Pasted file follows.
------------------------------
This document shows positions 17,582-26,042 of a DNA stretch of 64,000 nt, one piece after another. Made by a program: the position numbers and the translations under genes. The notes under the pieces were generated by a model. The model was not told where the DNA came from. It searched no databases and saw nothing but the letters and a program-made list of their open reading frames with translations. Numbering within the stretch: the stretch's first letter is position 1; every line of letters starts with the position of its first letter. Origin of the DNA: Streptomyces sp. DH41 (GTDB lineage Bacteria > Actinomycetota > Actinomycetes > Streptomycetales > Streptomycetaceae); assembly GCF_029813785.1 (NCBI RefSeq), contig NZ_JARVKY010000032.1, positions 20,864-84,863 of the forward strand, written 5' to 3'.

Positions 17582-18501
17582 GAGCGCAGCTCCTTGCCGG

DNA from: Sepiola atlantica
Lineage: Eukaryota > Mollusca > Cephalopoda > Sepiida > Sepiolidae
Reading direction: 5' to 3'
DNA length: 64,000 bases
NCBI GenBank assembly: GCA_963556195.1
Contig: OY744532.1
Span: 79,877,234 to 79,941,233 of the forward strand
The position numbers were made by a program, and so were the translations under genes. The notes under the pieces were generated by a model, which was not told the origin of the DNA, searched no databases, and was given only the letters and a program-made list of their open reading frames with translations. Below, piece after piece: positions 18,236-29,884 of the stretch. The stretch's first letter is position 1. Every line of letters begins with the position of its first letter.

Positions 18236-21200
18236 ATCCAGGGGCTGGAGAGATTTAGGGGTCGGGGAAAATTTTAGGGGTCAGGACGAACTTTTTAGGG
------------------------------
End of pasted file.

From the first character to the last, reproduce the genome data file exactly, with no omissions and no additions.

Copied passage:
This document shows positions 17,582-26,042 of a DNA stretch of 64,000 nt, one piece after another. Made by a program: the position numbers and the translations under genes. The notes under the pieces were generated by a model. The model was not told where the DNA came from. It searched no databases and saw nothing but the letters and a program-made list of their open reading frames with translations. Numbering within the stretch: the stretch's first letter is position 1; every line of letters starts with the position of its first letter. Origin of the DNA: Streptomyces sp. DH41 (GTDB lineage Bacteria > Actinomycetota > Actinomycetes > Streptomycetales > Streptomycetaceae); assembly GCF_029813785.1 (NCBI RefSeq), contig NZ_JARVKY010000032.1, positions 20,864-84,863 of the forward strand, written 5' to 3'.

Positions 17582-18501
17582 GAGCGCAGCTCCTTGCCGG

DNA from: Sepiola atlantica
Lineage: Eukaryota > Mollusca > Cephalopoda > Sepiida > Sepiolidae
Reading direction: 5' to 3'
DNA length: 64,000 bases
NCBI GenBank assembly: GCA_963556195.1
Contig: OY744532.1
Span: 79,877,234 to 79,941,233 of the forward strand
The position numbers were made by a program, and so were the translations under genes. The notes under the pieces were generated by a model, which was not told the origin of the DNA, searched no databases, and was given only the letters and a program-made list of their open reading frames with translations. Below, piece after piece: positions 18,236-29,884 of the stretch. The stretch's first letter is position 1. Every line of letters begins with the position of its first letter.

Positions 18236-21200
18236 ATCCAGGGGCTGGAGAGATTTAGGGGTCGGGGAAAATTTTAGGGGTCAGGACGAACTTTTTAGGG